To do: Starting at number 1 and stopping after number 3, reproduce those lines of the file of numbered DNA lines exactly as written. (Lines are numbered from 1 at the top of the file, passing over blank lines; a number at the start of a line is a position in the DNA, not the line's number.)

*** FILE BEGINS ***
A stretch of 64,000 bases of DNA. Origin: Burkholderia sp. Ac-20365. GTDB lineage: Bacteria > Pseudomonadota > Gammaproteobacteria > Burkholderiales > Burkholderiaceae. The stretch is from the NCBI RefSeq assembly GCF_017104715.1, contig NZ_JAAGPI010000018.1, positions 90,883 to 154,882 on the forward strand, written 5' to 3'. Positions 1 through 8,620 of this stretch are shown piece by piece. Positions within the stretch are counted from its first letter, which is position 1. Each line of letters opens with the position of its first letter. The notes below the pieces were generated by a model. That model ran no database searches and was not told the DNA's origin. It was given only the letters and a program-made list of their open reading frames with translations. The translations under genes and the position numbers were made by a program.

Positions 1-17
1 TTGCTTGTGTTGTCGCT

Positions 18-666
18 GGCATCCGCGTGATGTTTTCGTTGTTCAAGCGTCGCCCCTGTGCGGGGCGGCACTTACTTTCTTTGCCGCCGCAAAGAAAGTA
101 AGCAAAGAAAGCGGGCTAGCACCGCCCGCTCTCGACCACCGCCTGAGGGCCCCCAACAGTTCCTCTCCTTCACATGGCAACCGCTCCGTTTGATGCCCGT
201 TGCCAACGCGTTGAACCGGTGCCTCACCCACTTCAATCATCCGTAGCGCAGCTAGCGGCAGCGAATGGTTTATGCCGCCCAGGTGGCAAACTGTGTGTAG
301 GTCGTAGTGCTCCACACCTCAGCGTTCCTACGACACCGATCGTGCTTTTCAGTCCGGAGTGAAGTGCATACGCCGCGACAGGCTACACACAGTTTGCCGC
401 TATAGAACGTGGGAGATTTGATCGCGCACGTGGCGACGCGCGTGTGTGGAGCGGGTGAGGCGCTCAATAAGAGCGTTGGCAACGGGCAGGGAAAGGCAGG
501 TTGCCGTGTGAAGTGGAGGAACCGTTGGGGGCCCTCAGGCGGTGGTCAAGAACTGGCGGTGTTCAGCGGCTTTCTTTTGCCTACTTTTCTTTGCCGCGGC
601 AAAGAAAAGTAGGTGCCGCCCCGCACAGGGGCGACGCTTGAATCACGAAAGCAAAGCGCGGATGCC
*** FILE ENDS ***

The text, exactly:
A stretch of 64,000 bases of DNA. Origin: Burkholderia sp. Ac-20365. GTDB lineage: Bacteria > Pseudomonadota > Gammaproteobacteria > Burkholderiales > Burkholderiaceae. The stretch is from the NCBI RefSeq assembly GCF_017104715.1, contig NZ_JAAGPI010000018.1, positions 90,883 to 154,882 on the forward strand, written 5' to 3'. Positions 1 through 8,620 of this stretch are shown piece by piece. Positions within the stretch are counted from its first letter, which is position 1. Each line of letters opens with the position of its first letter. The notes below the pieces were generated by a model. That model ran no database searches and was not told the DNA's origin. It was given only the letters and a program-made list of their open reading frames with translations. The translations under genes and the position numbers were made by a program.

Positions 1-17
1 TTGCTTGTGTTGTCGCT